Examining e-Government Project Failure Through Differing Theoretical Lens

Stanforth, Carolyne
January 2009
Proceedings of the European Conference on e-Government;2009, p594
Conference Proceeding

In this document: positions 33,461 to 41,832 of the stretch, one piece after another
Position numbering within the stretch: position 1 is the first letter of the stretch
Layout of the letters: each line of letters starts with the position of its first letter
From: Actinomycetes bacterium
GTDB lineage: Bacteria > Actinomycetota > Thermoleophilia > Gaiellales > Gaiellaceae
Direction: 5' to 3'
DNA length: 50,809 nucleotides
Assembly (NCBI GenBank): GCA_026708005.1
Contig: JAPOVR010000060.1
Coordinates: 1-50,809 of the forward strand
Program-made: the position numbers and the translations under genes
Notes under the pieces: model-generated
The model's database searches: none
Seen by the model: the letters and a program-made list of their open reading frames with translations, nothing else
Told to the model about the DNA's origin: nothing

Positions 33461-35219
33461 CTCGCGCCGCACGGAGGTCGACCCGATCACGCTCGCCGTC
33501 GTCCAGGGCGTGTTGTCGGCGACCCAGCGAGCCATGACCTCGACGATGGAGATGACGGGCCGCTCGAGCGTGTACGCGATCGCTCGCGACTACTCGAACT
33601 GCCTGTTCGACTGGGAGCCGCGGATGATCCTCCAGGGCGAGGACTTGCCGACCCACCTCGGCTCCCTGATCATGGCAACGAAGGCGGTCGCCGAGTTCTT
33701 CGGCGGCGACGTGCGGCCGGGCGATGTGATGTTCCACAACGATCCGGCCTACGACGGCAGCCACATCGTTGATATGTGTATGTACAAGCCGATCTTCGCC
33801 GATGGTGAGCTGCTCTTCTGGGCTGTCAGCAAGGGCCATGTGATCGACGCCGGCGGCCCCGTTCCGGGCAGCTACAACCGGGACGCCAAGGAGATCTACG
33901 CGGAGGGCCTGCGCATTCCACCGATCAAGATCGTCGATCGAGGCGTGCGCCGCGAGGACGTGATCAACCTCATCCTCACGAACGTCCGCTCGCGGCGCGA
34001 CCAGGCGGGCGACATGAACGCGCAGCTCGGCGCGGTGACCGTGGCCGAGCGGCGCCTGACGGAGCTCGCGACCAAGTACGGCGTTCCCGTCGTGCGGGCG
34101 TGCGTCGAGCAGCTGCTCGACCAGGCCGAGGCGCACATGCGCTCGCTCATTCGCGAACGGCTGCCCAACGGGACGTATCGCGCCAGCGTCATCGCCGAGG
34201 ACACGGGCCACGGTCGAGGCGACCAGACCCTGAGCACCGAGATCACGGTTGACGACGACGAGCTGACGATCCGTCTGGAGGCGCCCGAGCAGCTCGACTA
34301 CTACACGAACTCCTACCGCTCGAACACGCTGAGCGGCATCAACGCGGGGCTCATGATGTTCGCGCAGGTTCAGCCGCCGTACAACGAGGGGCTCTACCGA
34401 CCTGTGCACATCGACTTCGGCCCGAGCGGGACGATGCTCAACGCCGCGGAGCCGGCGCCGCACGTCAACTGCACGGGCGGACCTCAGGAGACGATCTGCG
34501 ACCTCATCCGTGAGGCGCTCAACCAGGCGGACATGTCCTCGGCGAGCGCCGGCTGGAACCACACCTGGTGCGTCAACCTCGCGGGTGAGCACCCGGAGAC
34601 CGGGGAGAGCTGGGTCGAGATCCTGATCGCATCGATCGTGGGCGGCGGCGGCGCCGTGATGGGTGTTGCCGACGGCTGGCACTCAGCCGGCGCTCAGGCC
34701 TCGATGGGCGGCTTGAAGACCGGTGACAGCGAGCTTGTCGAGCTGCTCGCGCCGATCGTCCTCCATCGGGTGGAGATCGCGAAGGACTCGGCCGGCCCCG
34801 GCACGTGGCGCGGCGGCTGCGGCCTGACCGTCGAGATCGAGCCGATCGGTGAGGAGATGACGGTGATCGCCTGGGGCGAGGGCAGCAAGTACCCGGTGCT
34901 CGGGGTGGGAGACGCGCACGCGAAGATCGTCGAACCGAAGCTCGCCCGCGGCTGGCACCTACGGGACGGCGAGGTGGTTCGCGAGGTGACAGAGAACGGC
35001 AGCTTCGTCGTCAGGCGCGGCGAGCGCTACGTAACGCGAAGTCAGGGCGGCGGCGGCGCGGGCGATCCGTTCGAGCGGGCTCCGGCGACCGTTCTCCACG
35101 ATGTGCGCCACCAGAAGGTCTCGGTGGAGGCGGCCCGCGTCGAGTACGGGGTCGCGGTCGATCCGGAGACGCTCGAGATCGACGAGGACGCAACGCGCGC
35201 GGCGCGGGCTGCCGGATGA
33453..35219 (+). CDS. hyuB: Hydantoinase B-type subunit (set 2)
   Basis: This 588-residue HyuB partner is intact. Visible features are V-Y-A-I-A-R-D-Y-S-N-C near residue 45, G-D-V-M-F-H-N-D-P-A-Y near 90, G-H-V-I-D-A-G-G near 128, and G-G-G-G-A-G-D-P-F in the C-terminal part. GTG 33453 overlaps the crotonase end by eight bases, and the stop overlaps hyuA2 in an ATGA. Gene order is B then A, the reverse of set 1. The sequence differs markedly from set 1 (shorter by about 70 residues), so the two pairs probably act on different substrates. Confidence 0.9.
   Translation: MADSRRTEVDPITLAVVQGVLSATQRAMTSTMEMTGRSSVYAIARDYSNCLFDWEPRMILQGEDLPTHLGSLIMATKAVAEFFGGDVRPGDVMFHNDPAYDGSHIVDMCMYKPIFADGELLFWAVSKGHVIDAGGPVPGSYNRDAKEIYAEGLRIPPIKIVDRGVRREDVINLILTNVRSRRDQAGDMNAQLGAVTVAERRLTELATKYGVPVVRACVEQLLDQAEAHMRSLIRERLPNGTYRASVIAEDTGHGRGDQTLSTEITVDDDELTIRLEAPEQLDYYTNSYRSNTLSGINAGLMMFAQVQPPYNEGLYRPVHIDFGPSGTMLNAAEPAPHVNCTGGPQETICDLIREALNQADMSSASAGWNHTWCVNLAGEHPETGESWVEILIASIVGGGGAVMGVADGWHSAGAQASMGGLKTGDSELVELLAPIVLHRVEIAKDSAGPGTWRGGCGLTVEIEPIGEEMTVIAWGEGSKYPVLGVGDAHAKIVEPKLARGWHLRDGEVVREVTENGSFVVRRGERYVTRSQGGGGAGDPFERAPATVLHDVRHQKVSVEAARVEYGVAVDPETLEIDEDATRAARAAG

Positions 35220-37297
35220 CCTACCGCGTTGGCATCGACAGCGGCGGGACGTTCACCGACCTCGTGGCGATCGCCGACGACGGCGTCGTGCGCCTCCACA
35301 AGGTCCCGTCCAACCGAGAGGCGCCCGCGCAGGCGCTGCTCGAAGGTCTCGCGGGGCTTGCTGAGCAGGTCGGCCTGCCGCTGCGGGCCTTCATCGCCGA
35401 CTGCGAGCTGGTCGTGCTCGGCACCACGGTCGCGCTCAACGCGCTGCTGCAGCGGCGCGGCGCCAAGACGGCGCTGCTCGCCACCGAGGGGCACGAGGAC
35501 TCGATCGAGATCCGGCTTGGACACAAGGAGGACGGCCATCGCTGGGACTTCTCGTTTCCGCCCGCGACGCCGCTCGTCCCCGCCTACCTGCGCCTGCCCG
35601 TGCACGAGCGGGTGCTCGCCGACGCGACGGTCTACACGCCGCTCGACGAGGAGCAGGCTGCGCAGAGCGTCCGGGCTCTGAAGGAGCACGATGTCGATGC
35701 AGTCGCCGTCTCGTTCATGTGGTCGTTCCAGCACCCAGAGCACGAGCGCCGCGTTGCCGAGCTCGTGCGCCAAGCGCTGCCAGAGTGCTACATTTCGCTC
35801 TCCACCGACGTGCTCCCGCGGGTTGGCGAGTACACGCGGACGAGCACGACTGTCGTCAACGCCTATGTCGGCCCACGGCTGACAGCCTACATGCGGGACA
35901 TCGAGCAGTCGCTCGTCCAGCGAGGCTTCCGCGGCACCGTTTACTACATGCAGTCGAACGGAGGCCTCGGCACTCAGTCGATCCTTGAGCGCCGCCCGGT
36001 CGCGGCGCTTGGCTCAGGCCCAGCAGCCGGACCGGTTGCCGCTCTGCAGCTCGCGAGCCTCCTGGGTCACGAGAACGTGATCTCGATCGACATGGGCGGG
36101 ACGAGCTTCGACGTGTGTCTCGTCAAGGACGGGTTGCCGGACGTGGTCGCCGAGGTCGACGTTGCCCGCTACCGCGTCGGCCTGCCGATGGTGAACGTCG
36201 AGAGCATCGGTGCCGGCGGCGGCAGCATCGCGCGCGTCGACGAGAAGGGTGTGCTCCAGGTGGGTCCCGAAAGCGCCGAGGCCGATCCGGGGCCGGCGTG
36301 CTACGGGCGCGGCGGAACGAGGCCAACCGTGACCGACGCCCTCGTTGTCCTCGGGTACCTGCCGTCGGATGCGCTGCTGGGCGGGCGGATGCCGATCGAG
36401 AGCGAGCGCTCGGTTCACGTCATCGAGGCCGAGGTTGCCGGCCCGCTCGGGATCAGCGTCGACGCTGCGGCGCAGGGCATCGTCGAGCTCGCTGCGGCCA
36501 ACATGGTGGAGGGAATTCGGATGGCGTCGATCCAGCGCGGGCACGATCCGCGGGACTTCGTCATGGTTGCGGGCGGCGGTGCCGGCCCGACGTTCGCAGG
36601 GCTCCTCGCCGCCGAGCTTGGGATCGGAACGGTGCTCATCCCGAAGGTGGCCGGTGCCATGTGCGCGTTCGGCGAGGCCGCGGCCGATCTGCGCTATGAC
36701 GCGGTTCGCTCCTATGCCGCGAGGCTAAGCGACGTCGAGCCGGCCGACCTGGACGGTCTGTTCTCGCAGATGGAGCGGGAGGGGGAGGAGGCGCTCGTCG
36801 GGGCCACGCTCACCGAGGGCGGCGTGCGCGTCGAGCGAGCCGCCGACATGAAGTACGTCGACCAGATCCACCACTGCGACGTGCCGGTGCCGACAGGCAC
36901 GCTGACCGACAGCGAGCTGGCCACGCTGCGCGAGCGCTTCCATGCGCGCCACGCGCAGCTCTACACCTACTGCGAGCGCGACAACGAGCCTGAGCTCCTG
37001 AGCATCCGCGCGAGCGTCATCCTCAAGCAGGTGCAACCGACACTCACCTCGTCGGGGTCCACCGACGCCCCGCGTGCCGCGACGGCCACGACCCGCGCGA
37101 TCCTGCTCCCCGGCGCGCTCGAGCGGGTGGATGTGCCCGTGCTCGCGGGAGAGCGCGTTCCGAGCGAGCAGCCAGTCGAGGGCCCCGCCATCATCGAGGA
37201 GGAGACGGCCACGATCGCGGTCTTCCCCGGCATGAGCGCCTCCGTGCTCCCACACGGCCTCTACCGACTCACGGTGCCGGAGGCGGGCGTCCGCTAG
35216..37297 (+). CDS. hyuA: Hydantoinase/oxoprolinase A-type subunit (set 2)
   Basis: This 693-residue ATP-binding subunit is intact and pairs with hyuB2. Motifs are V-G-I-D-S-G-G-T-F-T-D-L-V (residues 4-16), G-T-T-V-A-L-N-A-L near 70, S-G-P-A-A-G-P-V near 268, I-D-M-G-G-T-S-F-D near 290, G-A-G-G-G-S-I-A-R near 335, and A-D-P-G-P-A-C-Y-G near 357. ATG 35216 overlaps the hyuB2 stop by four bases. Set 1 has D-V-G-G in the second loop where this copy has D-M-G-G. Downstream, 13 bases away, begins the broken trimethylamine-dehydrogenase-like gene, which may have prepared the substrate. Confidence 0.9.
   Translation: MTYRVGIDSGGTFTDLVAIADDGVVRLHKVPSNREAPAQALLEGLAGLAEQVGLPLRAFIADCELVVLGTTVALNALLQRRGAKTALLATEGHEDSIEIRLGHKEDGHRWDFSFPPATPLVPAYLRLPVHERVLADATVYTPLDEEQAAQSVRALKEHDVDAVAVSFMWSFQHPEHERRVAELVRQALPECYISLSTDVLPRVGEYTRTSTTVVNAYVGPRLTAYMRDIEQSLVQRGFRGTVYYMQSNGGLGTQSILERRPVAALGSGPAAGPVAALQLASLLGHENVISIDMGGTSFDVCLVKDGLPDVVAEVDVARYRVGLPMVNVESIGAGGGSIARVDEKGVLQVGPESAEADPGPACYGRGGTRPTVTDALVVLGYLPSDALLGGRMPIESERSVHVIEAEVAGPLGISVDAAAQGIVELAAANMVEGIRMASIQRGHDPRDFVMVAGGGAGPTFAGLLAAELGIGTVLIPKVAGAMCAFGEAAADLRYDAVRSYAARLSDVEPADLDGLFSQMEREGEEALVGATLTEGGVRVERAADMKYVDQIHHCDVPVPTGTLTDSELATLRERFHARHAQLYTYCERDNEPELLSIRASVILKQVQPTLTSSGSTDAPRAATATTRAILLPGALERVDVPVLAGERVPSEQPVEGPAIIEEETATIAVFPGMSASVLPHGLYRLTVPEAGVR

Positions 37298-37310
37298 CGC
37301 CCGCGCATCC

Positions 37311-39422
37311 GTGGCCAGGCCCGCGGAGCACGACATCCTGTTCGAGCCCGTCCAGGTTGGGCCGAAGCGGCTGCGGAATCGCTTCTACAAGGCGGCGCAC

E-government applications are large, high profile and risky public sector investments. Recent studies suggest that between 60 to 80% of e-government projects fail in some way. But these systems are not alone in being viewed as problematic and hard to judge in terms of performance. There is an on-going fascination with the apparent failure of systems in both the media and in the academic discourse. But what exactly is meant by the emotive term "failure"? It is so difficult to agree on its precise nature that commentators often choose to avoid addressing the issue directly and to couch their discussion of failure in terms of what is needed to achieve success. It is contended in this paper that careful consideration of what signifies failure needs to address the concept in direct terms rather than as the antithesis of success. The way that success and failure are perceived depends on the criteria being used to measure performance and one of the difficulties that arises in setting the performance criteria for an e-government project is factoring in the context in which it is situated. Systems failures are recognised as occurring from a complex interaction of technical and human factors set in a social situation. The development of an e-government application does not occur in isolation: the technical system development will be linked to a number of intended organisational changes and "the system" is the term used to encompass both. Ambiguity can result when the changes associated with the technology are assimilated with the parallel changes occurring through process re-engineering and institutional alignment. Setting relevant targets and assessing performance is difficult as judgement on success and failure can be highly subjective. The theoretical approaches adopted in the study of e-government project evaluation fall into three main categories - factoral analyses, systems approaches and interpretive studies - with the relevant analytical framework being applied primarily to case study or multiple case study evidence. In this paper, the theoretical constructs underlying the process of e-government project evaluation are explored by comparing and contrasting the three diagnostic approaches as applied to a particular case study: namely, a back-end government financial management information system funded by the international financing institutions and implemented by the Sri Lankan Ministry of Finance.


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